The London Daily Express correspondent and I were the first outsiders to see the results of the fighting in and around Parliament Square. We called -impudently- on the Russian High Commander to ask for an interview with Premier Kadar. Forty-four Russian tanks were on guard in front of headquarters. Alongside were armored cars, anti-tank guns and wicked-looking wheeled machine guns -all guarding the government which the Communist radio says is the free choice of Hungarian people! Our gambit was to walk up boldly as if we had business with the general. It worked (though our knees were weak) until we banged on the front door and found ourselves staring into the barrel of a submachine gun in the hands of a mean-looking Mongol. Rough hands gave me the most thorough frisking I have ever experienced. A dozen MVD men materialized from thin air and we were bombarded with questions in Russian. Fortunately we knew none and they no English. In German we asked for an interview with the Minister President, only to find that none of our captors had ever heard of the man they installed as ruler of Hungary. Perhaps it was the mystery or perhaps our pompous bearing that finally persuaded the Russians to let us go.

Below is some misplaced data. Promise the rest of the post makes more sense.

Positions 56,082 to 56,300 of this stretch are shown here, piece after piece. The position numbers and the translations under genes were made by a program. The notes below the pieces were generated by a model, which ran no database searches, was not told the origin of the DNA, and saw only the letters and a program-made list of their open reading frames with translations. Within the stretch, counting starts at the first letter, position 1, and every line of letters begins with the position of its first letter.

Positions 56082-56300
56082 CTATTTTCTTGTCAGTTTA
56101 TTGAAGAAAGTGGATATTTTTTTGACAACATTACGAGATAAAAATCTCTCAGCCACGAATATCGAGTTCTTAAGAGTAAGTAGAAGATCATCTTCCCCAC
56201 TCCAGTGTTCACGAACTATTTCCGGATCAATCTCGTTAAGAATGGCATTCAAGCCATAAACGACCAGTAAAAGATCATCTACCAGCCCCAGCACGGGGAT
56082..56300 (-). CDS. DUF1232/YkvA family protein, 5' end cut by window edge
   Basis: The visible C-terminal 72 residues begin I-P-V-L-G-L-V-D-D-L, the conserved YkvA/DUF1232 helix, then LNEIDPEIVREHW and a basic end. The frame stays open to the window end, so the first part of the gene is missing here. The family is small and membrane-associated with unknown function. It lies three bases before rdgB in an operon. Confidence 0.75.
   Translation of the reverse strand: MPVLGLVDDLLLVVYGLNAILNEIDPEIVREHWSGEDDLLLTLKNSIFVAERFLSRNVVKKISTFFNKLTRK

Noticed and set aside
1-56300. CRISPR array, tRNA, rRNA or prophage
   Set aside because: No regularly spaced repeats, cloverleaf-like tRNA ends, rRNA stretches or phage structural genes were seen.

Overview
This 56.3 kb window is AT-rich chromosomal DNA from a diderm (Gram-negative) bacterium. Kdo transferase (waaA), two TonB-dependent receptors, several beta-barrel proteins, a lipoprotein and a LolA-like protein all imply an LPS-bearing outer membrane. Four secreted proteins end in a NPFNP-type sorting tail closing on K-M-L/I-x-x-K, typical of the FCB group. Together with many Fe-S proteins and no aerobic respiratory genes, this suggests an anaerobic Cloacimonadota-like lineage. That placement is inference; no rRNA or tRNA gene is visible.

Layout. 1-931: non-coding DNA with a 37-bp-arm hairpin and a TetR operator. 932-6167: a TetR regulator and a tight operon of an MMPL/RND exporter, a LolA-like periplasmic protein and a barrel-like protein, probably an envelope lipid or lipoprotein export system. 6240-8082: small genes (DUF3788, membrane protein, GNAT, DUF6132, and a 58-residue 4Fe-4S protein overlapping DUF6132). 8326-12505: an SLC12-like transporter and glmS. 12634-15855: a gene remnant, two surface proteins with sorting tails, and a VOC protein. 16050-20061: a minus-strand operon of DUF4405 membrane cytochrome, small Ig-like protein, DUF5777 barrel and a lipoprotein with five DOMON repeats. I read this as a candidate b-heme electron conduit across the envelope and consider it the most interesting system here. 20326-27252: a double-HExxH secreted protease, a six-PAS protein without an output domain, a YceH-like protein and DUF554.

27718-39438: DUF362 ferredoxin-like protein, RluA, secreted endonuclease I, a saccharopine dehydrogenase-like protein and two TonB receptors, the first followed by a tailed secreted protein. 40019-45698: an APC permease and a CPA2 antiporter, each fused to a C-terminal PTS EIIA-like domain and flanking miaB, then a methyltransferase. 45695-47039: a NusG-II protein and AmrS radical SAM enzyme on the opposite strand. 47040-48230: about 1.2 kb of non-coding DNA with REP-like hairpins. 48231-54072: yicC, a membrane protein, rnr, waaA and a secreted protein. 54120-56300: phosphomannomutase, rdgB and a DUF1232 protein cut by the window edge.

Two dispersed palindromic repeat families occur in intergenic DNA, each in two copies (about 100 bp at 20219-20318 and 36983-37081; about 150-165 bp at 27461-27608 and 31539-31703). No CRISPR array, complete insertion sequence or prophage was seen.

By the fourth day of fighting, the Russians had the upper hand. Resistance in Budapest had been smashed by concentrated artillery fire, Kilian had fallen, the Hungarian Army was dead. But though their soldiers were defeated, the people were fighting mad. For two days and nights I watched them pit their puny small arms against the best the Red Army could throw at them in the narrow triangle of streets bordered by Rakoczi Avenue and Lenin Boulevard.